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Mayapple Crop Improvement Project

A long-term breeding project with overlapping goals: developing cultivars of American mayapples (Podophyllum peltatum) selected and/or bred for high fruit yield, rapid propagation, and/or high podophyllin content for use as medicine.

The North American Mayapple (Podophyllum peltatum) has much to offer as a plant for agroecological systems: 1) It grows in the woods -- of which we have no shortage in the US & Canada -- loves shade, and it doesn't crowd out other plants. 2) It's a perennial, of course. 3) It is easily transplanted by rhizome in the fall or early winter. 4) It's a powerful (and potentially dangerous) medicinal plant -- one of the first chemotherapy agents, still in use.  And 5) It's delicious.

Only the pulp of the ripe fruit is edible - not the skin nor seeds. The whole plant, including the unripe fruit, contains the podophyllin toxin, the most medically active component (which is most concentrated in the rhizome). It can be grown from seed, so it can be bred, though the process is slow.

We're undertaking a long-term breeding program to achieve multiple goals. Primarily, it's important to develop high-podophyllin-content varieties that also multiply more quickly than most wild mayapples because the closely related Asian mayapples are being wild-harvested at an unsustainable rate to meet global demand for cancer medicine. Past research has indicated wide variation in podophyllin content among wild populations, so breeding should be very worthwhile. It would also be nice to improve existing wild strains for better fruit production. My own experience in the woods has led me to believe there's great variation in terms of size, vigor, disease resistance, fruit production, and even flavor.

The plants in the photo attached are all 'Tracy' mayapples growing at the EFN flagship farm in NJ. They were transplanted from a private home in the Pocono Mountains of Pennsylvania a year ago and named after the late couple I presume transplanted them from the wild (either in PA or their native North Carolina) to their backyard. They are the tallest I've ever seen, with the widest leaves and the biggest fruit. They also seem to have a much higher proportion than is typical of flowering shoots (many wild colonies are mainly non-flowering shoots, with perhaps 10% flowering; the 'Tracy' mayapple is close to the reverse, with 80 or 90% of shoots flowering when conditions are good).

If you have access to patch of mayapples, particularly any extraordinary ones, please do get in touch. If you're willing to dig some rhizomes and mail them to us, we would very much appreciate it. In many parts of the US and Canada, in late summer you might find ripe fruit either hanging on the plant or lying on the forest floor. Any seeds - fresh, still wet, not dried - would also be much appreciated. You can contact me here or by email at [email protected] for more information.

If you sign up to join this project, you may be sent mayapple seeds or rhizome for propagation (though amounts are limited).

Researcher background
Nate Kleinman is one of the co-founders of EFN.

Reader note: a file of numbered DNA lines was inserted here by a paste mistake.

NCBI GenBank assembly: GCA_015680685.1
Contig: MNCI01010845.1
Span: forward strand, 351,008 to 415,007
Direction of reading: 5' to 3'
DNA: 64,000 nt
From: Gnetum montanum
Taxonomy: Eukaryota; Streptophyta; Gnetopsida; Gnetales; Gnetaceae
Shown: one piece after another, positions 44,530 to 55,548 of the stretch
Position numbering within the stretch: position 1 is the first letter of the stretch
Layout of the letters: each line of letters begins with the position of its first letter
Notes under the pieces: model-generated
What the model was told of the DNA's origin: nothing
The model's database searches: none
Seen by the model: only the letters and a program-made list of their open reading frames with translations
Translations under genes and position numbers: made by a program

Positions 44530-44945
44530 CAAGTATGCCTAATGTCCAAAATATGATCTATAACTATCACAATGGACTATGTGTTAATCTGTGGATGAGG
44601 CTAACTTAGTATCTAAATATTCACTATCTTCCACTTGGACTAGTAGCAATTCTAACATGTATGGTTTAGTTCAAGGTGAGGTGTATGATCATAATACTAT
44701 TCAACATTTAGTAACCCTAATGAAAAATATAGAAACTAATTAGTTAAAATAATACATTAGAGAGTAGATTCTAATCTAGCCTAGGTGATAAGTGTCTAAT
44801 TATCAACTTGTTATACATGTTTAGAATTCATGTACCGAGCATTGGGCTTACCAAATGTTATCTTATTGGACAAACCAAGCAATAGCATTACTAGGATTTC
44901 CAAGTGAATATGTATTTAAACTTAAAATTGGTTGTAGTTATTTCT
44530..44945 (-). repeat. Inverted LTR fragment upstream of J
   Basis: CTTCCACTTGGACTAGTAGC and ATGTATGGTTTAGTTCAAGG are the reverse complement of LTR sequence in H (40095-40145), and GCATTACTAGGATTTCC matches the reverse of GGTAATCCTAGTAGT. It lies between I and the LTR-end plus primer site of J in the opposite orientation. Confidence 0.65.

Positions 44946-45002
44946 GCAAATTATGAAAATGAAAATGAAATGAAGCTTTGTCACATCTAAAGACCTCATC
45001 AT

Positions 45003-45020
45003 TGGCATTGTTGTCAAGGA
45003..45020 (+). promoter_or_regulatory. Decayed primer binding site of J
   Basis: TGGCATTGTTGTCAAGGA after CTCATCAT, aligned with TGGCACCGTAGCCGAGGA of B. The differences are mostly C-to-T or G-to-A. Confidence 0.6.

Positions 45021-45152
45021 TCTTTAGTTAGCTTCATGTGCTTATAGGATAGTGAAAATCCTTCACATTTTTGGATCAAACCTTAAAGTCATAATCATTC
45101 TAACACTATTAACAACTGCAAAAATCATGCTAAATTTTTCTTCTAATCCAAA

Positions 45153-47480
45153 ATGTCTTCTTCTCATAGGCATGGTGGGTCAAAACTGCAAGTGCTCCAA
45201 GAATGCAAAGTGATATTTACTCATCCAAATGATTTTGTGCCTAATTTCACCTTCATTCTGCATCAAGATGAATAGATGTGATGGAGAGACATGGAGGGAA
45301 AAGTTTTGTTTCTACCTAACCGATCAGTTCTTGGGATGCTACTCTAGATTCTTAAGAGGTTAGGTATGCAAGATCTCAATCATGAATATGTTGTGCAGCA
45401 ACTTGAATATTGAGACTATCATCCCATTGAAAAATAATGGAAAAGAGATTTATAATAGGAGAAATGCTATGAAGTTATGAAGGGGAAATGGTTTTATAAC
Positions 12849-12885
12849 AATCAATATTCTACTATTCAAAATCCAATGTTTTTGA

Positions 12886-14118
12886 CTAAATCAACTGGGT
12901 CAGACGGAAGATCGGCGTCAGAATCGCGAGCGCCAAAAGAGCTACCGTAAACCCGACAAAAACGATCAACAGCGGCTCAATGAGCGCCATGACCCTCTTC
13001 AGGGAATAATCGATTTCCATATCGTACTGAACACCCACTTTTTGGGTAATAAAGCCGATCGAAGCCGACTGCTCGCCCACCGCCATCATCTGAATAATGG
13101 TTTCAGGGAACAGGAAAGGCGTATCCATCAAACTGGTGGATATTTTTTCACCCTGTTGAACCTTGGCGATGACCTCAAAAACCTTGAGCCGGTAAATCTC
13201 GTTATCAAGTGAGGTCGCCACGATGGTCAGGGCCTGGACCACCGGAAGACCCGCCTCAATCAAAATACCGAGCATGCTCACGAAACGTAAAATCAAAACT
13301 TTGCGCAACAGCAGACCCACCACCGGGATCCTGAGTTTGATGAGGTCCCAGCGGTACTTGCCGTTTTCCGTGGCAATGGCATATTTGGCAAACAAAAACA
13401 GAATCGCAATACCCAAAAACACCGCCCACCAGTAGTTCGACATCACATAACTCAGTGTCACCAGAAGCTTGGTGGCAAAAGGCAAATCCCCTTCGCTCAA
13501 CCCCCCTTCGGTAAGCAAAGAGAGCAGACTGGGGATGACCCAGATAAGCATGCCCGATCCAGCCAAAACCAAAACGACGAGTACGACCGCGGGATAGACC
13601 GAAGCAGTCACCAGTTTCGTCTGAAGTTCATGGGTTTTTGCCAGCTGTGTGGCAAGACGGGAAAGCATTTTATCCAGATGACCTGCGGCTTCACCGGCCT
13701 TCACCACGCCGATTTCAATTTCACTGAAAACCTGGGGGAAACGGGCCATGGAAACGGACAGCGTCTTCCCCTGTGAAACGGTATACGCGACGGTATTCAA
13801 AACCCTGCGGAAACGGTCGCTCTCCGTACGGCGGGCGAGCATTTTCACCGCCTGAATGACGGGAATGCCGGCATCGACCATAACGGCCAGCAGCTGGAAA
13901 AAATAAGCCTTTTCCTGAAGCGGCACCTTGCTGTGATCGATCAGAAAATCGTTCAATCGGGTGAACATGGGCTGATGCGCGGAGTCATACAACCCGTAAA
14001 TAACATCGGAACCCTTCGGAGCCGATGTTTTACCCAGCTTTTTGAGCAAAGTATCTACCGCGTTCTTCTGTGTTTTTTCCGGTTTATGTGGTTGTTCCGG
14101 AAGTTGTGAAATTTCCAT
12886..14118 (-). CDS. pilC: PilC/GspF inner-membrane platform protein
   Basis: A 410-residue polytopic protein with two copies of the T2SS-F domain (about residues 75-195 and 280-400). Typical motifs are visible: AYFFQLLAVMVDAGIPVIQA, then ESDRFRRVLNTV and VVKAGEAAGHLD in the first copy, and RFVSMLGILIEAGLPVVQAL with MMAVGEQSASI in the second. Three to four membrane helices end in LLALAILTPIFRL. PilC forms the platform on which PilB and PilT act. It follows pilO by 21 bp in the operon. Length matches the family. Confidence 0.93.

Are you seeking volunteer growers or other types of volunteers?
Yes, seeking volunteer growers
How many volunteers do you need?
What will you ask volunteers to do?
ALL VOLUNTEERS: Survey woodland areas for mayapple populations. Observe wild mayapple populations in search of desirable traits, especially colony density and fruiting. Collect interesting mayapple rhizome or ripe fruit and mail to researcher.

JUST VOLUNTEER GROWERS: Volunteers with long-term land tenure and suitable woodland habitat may be asked to grow out a particular mayapple strain or two, and to make observations over a few years (mainly to note flowering/fruiting percentages, size, and rate of multiplication). At some point, volunteers will likely be asked to return seeds or rhizome.
Is this a multi-year project?
Can volunteers expect to be able to keep some germplasm (seeds, bulbs, cuttings, spores, etc) at the close of the project?
Yes, of course
Researcher Location

United States

Project Updates

Mayapple Plants

project update by
Friday, October 25, 2019 - 12:33

I have Mayapples on our property outside Norwich, NY. They grow in the shade of, primarily, hardwood forest.

Excited to Help

project update by
Friday, July 26, 2019 - 03:27

Mayapples have always been one of my favorite wild plants. I am thrilled to find this project. As an avid outdoorsman and forager, I am always in the woods. I will now be keeping an eye out for beneficial traits and willing to take rhizomes from any area it is allowed in.

I also have access to a perfect woodland area I can transplant any rhizomes I find or are shipped and would be thrilled to grow some varieties and monitor them.

Have mayapple grove

project update by
Thursday, May 9, 2019 - 07:28

I have a couple of Groves of mayapples, that seem to be around 50% flowering. Would be happy to share.

Wounding leaves of May Apples

project update by
Wednesday, March 14, 2018 - 03:43

"Mayapples churn out podophyllotoxin to defend against would-be munchers. To do so, the plants use a step-by-step approach to synthesize their chemical defense. But because the synthetic pathway of the compound had never been worked out, no one knew precisely which genes were involved in stitching together the molecule. What researchers did know was that podophyllotoxin isn’t always present in the plant. “It’s only when the leaf is wounded that the molecule is made,” says Elizabeth Sattely, a chemical engineer at Stanford University in Palo Alto, California, who led the current research effort."…